Political maneuvers could pull the plug on two Central Illinois wind farms, one in Livingston County and the other in Woodford County.
In Livingston County, Chatsworth officials agreed in principle to adopt an ordinance banning wind farm turbines within a mile-and-a-half of city limits, said town President Richard Pearson.
The concern is a proposed wind farm by Chicago-based Invenergy Wind which could disrupt the scenic views of a planned 900-acre lakeside subdivision called Oliver’s Crossing, he said.
“Nobody wants to live next to a 400-foot windmill that I know of,” Pearson said. “We prefer to keep them away from the city limits.”
In Woodford County, meanwhile, squabbles over road repairs could disrupt the development of a 79-turbine, 160-megawatt, $260 million wind farm near Benson.
There, Greene, Clayton and Panola townships hired Ottawa attorney Sheryl Kuzma to negotiate road-repair agreements with the developer, Minneapolis-based Navitas Energy Corp.
If an agreement isn’t reached and the county board OKs the development, the townships could block the transportation of building materials to the construction site, Kuzma said.
“If necessary, we will utilize our jurisdiction of (township) roads,” she said. “We have the authority to regulate over-weight and over-sized vehicles.
“We just want to make sure the roads will be repaired adequately,” Kuzma added, saying the townships support the project. “I think we’re close to wrapping it up.”
Wanda Davies, Navitas project developer, said the company agreed to repair only the road damage proven to be caused by wind-farm activities for up to two years following completion.
“We don’t believe we should be responsible for all road repairs for two years following the project. There’s minimal wear and tear on the roads once the wind farm is constructed. There aren’t heavy loads,” Davies said.
The Woodford County Board is expected to vote on the Navitas Energy project at its Oct. 17 meeting, and the county zoning board has already given unanimous approval.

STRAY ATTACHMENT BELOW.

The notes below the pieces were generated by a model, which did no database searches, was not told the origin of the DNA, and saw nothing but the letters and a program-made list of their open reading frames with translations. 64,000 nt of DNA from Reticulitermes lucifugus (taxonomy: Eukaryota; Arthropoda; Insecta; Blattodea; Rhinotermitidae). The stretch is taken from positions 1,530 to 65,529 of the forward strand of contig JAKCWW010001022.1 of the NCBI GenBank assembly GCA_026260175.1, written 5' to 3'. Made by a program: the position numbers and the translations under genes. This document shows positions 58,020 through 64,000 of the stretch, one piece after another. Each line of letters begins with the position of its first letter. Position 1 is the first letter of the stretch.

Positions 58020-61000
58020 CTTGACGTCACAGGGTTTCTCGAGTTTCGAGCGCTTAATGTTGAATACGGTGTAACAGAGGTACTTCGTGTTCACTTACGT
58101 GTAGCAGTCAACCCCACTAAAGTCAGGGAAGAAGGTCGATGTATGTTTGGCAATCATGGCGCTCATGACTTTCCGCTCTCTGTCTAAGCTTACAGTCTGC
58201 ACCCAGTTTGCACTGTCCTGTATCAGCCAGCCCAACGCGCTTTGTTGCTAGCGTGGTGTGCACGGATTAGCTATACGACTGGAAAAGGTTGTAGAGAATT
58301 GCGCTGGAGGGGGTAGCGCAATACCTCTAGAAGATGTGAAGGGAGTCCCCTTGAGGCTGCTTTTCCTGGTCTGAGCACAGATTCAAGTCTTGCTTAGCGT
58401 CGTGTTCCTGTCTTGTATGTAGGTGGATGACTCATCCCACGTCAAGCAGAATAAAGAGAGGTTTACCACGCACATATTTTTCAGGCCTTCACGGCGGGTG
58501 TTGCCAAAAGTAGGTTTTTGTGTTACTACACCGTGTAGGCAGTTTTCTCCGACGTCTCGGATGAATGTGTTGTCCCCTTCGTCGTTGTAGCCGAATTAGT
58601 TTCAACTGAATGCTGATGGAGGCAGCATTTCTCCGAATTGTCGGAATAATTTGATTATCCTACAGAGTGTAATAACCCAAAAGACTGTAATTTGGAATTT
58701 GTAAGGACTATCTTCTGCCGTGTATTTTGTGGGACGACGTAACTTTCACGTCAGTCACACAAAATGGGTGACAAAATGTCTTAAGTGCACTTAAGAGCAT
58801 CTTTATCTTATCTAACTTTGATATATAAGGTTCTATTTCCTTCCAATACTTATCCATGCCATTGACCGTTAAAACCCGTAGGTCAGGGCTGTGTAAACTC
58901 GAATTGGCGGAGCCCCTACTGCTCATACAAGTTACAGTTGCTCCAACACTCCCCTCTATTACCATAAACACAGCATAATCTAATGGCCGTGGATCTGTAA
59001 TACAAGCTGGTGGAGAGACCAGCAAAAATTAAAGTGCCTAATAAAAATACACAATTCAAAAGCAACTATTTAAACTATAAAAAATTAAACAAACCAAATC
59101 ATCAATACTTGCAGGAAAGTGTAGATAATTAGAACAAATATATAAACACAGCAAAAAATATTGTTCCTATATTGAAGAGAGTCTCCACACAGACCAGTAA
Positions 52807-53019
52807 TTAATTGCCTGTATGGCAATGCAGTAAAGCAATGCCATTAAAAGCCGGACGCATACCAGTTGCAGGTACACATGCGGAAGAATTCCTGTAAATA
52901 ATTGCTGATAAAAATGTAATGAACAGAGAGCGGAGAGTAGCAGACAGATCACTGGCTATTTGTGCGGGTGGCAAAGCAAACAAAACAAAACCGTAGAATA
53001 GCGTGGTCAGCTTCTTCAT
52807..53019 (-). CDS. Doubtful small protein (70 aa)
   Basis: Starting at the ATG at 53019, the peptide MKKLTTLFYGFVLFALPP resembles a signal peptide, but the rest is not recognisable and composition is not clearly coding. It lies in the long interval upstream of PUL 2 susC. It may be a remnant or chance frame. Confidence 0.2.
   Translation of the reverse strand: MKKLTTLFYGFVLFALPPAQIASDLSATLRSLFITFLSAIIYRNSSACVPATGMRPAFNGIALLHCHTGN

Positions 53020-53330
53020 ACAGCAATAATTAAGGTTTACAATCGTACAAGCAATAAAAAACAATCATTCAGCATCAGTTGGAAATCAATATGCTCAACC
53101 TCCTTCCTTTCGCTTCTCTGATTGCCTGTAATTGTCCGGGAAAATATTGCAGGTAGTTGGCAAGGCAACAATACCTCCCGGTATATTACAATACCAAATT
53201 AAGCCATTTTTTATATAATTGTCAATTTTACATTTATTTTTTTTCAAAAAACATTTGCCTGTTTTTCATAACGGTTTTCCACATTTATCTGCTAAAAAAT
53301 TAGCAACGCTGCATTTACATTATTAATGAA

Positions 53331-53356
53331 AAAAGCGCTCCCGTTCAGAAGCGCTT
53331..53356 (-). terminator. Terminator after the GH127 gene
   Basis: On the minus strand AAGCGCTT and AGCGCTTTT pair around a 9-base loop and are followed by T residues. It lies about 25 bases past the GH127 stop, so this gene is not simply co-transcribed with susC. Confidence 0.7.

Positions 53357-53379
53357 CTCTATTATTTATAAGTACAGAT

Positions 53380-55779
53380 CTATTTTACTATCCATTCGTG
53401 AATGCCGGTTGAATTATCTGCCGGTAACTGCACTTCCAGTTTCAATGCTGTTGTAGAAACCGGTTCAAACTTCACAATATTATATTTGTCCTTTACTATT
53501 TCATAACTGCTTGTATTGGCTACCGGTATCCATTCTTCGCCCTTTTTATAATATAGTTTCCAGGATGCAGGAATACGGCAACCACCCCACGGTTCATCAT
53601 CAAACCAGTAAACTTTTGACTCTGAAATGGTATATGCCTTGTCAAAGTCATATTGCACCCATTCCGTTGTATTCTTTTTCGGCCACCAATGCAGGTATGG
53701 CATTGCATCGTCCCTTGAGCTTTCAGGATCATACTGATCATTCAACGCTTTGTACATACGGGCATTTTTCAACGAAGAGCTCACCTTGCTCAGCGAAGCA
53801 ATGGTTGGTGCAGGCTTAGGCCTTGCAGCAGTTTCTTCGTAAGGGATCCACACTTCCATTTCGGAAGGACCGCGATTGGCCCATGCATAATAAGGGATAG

County officials were unavailable Monday.
Navitas hopes to begin construction next April to conclude by the end of 2007, Davies said.
Meanwhile in Livingston County, Invenergy Wind has contacted Livingston County farmers about leasing land for turbines, said Charles Schopp, Livingston County zoning administrator.
Invenergy has not submitted any permit applications and plans are in the early stages, Schopp said.
Based on early discussions, the wind farm would stretch from just north of Forrest and Chatsworth to south of Illinois 24, said Schopp, who didn’t have any other details.
But some residents are worried a wind farm would conflict with the development of Oliver’s Crossing, a 600-lot subdivision in Chatsworth that could eventually generate $100 million in home sales.
In addition to the Chatsworth ordinance, which will be voted on Oct. 17, the county may also prevent turbine construction within 2,000 feet of any residence.
Karl Dahlstrom of Invenergy previously told a county board committee that such a setback requirement could prevent development of the wind farm. Dahlstrom was unavailable Monday.
By Scott Miller
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